Tension is a very interesting feeling. Like so many things it can be use for good or bad. Used one way it can motivate, used another it can cripple or paralyze a person. The power of tension creates earthquakes and it also creates mountain ranges. Sexual tension can build and when released with a lover can unleash unbridled pleasure. Elements of tension in a story can hold our attention waiting for the outcome. Tension on a cable holds a bridge up. Political tension can cause us to hold our breath waiting to see if the world will sink into chaos.

Tension fascinates me. I guess that it should, there seems to be so much of it in my life. I always tell myself that I want to be free from it yet, when there is no tension I seem to go out of my way to find it or create it. I don’t really understand why I do it. I sometimes wonder if I am a glutton for punishment or if there is a part of me that abhors or fears a quiet and tranquil life. There is obviously something wrong with the way that my brain is wired and how it functions. Or maybe the gods just programmed me that way.

Whatever the reason is, it doesn’t really matter. For me, tension seemed to be here to stay and since I had it, I figured that I might as well use it. Over the years I’ve tried using it in my personal relationships, in my marriage and how I raised my children, in how I have dealt with jobs and co-workers. None of that seemed to work out really well. Actually, a lot of it was disastrous. There were times that it wasn’t disastrous and that was when I used it in my painting.

This tension could help to bring a painting to life. The tension could add a shimmer or resonate with some unknown chord. It could create the feeling of a perilous balancing act where I might wait and watch just to see which way it might fall or a mad dance whirling and taking on its own life. It could be like lightening cutting through the darkness illuminating the world around it, motionless and silent, for just a split second waiting for the rumble to catch up to it. The tension was never boring but always interesting and filled with life, even if I didn’t really understand or agree with it. This tension is always real. And it is exhausting, but sometimes feeling exhausted can be a good and satisfying thing. It lets you know that you are alive. It lets you know the difference between you and a chair just sitting there.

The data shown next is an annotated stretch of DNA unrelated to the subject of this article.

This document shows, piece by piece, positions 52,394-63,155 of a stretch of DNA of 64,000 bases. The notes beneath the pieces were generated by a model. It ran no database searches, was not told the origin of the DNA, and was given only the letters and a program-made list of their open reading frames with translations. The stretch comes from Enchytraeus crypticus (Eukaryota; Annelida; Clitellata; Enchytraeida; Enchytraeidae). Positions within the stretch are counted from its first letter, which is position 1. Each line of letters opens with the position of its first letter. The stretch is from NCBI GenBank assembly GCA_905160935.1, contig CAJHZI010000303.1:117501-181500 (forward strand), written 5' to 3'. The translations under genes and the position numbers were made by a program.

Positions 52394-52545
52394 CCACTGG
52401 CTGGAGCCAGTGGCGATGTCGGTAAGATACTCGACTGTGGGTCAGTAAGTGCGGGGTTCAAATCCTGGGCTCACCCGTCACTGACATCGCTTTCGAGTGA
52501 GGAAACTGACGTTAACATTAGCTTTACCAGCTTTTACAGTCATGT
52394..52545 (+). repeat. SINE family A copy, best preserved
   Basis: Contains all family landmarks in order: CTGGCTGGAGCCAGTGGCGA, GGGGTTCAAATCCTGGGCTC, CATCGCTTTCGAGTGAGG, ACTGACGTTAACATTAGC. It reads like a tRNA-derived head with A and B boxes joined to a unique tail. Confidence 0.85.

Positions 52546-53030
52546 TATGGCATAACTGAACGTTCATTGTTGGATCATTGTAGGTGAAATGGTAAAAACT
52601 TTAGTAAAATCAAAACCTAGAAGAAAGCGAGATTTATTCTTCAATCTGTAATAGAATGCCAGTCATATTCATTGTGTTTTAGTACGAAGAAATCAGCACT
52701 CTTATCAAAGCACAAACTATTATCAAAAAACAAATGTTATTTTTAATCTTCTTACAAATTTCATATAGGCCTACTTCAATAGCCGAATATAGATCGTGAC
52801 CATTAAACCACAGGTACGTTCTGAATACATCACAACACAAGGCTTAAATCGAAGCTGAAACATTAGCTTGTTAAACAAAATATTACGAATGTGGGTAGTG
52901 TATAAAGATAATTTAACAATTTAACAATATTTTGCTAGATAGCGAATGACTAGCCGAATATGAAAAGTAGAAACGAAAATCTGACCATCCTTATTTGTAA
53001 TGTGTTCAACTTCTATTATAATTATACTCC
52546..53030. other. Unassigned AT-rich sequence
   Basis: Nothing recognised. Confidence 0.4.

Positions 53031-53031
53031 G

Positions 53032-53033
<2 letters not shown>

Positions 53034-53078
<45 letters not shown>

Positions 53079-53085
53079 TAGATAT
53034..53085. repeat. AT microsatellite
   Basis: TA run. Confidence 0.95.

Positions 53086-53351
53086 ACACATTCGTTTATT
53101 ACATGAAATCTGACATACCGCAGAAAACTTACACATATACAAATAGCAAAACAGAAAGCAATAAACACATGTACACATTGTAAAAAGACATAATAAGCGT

The above piece is untitled. It measures 15" X 21.75" and is oil on prepared paper.

Monday, October 02, 2006

Our Memories Always Follow Us

Whatever we do,
Wherever we go,

Our memories
Always follow us.

There’s just no place to leave them.

This is a poem that I wrote about 30 years ago. I knew that my memories accumulated and became part of who I am. Even if I don’t remember them, they stay silently in the background adding to who I am as a person. This, of course, influences who I am as an artist and how I express myself.

In my artist statement I wrote, “For quite a long time I used to believe that the essence of my work could be distilled down to one word, strength. Strong color, shape, composition, light and so on. That slowly I was eliminating all of the unnecessary elements. I was trimming it down to bare and simple forms. The paintings were sleek and trim and could hold their own.” Strength was important to me. It was how I protected myself. It was how I kept others at a safe distance so that I could not be hurt. It was how I survived.

I have a disability, OCD, but I also have a second disability, Post Traumatic Stress Syndrome (PTSD). I am not a war veteran. I have PTSD because I was abused as a child and that forever colors the way that I see my world. Being an artist became my refuge and then later my identity. It also became the way that I protected myself and held my demons at bay. Regretfully, it also kept other people at bay. All of my experiences shape my life and they also shape my art so it was only natural that my paintings started to reflect the need for strength. I wanted something simple yet I wanted it to be richly complex without it appearing to be that way. I wanted to create subtle contradictions in the paintings to see if others could break through the code that I was covertly sending in a very overt format.

I am not so sure if this was an attempt to reach out to others and to reveal myself or if it more like the story of the Wizard of Oz? Am I merely the wizard hiding behind the curtain? It is attributed to Pablo Picasso that every work an artist makes is a self-portrait. I really do believe that in every work that I make I am revealing bits and pieces of myself. Subtle clues left along the path of my life. More importantly, my work reflects back to me who I am or what I have become. Both as an artist and a person I need to look closely at these images and decide if I really like what I see. Is this who or what I really want to be or is there something different, something better? It is too easy to get used to the safety and comfort of being stuck in the ruts of my own making.

The last few months I have spent more time meditating and reflecting on my life. I have been looking at my paintings with a much more critical eye to see what I like and dislike. As I look at my art and my life I have discovered what I don’t like about myself and begin work to make changes. There is much uncertainty, which makes me nervous, but at the same time there is a wonderful excitement. I have become too complacent with how I make my art and now change is in the air. My paintings show me that it is time to push on to a new level, to a new way of seeing and expression. It’s going to be fun!

The quartet of paintings above are all part of an ongoing variation on a theme series. They all measure 10” X 12” and are oil pastel on paper.